The mice bob to the rhythm – Neuroscience News

Summary: The new findings reveal that mice can move their heads to the rhythm of music, showing that the animals have an innate synchronization of the pulse.

source: University of Tokyo

Precisely moving into a musical rhythm was thought to be a skill unique to humans. However, new research now shows that mice also have this ability.

The optimal rhythm for gesturing is found to depend on the constant time in the brain (the speed at which our brains can respond to something), which is similar across all species. This means that the ability of our auditory and motor systems to interact and transition to music may be more widespread across genres than previously thought.

This new discovery not only offers more insight into the animal’s mind, but also provides insight into the origins of our music and dance.

Can you move into rhythm, or do you have left feet? Apparently, how well we can adjust the timing of our movement to music depends to some extent on our innate genetic ability, and this skill was previously thought to be a uniquely human trait.

While animals also react to auditory noises, may make rhythmic sounds, or are trained to respond to music, this is different from the complex neural and motor processes that work together to enable us to naturally recognize the rhythm of a song, respond to it or even anticipate it. This is referred to as pulse synchronization.

Only recently, research studies (and home videos) have shown that some animals share our desire to go into the groove. A new research paper by a team from the University of Tokyo provides evidence that mice are one of them.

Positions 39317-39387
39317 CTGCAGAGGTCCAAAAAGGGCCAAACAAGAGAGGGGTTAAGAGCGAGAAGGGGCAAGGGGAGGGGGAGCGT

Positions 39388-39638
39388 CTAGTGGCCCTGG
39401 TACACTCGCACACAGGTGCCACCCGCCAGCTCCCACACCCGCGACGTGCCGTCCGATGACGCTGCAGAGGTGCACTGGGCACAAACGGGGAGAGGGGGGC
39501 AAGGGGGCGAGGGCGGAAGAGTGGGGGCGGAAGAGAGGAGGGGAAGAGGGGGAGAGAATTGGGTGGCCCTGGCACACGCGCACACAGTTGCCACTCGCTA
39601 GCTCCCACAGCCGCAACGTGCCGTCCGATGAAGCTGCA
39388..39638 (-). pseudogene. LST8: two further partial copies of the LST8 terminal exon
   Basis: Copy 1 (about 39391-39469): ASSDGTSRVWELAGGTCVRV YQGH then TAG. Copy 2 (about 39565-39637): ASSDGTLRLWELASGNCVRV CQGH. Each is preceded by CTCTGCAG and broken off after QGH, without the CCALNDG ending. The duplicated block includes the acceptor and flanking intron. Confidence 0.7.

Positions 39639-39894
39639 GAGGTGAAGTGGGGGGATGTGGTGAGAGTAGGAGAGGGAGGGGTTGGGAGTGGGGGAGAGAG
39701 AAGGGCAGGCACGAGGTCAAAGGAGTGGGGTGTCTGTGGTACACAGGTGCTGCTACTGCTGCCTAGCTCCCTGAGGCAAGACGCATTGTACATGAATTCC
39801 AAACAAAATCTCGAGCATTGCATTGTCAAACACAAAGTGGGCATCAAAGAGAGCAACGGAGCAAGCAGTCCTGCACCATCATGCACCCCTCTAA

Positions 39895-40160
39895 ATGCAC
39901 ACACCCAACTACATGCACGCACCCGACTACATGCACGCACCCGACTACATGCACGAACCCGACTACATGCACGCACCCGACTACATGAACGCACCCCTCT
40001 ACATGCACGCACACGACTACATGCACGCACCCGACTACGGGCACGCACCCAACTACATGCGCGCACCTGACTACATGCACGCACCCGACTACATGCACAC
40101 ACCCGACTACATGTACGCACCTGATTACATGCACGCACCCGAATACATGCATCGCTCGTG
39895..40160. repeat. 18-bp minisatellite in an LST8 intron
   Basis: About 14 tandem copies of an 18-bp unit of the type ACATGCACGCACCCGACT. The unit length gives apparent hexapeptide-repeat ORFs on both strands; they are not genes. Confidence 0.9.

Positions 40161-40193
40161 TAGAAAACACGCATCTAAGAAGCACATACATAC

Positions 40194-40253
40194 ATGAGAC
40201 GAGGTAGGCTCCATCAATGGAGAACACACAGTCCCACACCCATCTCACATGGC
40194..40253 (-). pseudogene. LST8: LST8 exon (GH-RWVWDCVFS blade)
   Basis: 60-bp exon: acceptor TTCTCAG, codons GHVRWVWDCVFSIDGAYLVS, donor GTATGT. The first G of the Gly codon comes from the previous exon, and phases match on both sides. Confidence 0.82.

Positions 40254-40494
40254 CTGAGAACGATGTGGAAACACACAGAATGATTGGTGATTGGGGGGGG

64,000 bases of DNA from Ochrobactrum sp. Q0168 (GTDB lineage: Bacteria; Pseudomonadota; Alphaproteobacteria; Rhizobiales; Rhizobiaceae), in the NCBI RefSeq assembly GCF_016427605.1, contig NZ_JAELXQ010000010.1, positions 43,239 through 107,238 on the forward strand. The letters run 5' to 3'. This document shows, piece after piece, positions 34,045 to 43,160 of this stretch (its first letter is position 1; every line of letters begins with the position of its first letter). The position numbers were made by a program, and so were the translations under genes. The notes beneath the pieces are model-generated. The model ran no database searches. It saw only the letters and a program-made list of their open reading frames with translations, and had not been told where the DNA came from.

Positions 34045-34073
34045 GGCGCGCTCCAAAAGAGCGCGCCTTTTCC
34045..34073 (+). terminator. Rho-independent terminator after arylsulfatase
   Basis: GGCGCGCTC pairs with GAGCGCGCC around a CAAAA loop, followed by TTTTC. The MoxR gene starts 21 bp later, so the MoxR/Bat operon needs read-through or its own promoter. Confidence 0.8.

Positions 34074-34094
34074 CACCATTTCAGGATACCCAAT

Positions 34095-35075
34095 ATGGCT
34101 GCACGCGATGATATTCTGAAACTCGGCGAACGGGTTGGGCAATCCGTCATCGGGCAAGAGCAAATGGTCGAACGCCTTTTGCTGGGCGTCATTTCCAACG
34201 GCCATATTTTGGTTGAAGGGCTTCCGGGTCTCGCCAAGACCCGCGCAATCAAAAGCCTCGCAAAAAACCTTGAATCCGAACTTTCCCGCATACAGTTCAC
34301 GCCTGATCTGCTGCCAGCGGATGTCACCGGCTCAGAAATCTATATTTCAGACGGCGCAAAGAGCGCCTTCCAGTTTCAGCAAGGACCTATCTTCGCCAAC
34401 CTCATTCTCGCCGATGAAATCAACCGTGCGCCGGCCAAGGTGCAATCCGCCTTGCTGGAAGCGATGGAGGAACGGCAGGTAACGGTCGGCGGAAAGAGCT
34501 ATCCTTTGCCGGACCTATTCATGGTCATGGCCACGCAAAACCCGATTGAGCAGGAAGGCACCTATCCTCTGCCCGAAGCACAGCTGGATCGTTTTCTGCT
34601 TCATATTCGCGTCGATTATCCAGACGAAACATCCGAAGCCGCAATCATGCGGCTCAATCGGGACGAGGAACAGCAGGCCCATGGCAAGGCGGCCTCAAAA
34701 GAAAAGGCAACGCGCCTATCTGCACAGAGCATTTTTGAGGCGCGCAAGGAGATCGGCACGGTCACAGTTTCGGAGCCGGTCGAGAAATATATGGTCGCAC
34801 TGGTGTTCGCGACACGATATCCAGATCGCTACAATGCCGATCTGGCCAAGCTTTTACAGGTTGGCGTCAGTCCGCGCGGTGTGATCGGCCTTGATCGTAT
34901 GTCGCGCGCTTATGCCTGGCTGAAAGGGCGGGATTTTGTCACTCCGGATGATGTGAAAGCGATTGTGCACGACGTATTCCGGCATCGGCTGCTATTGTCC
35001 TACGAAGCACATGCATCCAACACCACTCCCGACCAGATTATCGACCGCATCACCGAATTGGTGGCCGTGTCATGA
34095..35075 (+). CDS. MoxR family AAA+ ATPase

Associate Professor Hirokazu Takahashi of the institute explained that “rats instinctively – that is, without any training or prior exposure to music – outperform synchrony more clearly within 120-140 beats per minute (beats per minute), which humans also show clear synchronization of impulses.” . Graduate School of Information Science and Technology.

“The auditory cortex, an area in our brain that processes sound, was also set at 120-140 beats per minute, which we were able to explain using our mathematical model of brain conditioning.”

But why play music to mice in the first place?

“Music exerts a strong attraction to the brain and has profound effects on emotion and cognition. To make effective use of music, we need to unravel the neural mechanism underlying this experimental fact,” Takahashi said.

“I’m also an electrophysiologist, which is concerned with electrical activity in the brain, and I’ve studied the auditory cortex of mice for many years.”

The team had two alternative hypotheses: the first was that the optimal musical tempo for tempo synchronization would be determined by the body’s time constant. This varies between species and is much faster for small animals than for humans (think of how fast mice can roll over).

The second is that the optimal cadence will instead be determined by the brain’s time constant, which is surprisingly similar across species.

“After conducting our research with 20 human participants and 10 rats, our results indicate that the optimal rhythm of beat synchronization depends on the constant time in the brain,” Takahashi said.

“This shows that the animal brain can be useful in elucidating the sensory mechanisms of music.”

Mice were fitted with miniature wireless accelerometers, which could measure the slightest head movements.

The human participants also wore accelerometers on headphones. They were then played to one-minute excerpts from Mozart’s Sonata for Two Pianos at D Major, K. 448, at four different tempos: seventy-five percent, 100%, 200% and 400% of the original speed.

The original rhythm was 132 beats per minute and the results showed that the synchronization of the rats’ beats was clearest in the range of 120-140 beats per minute.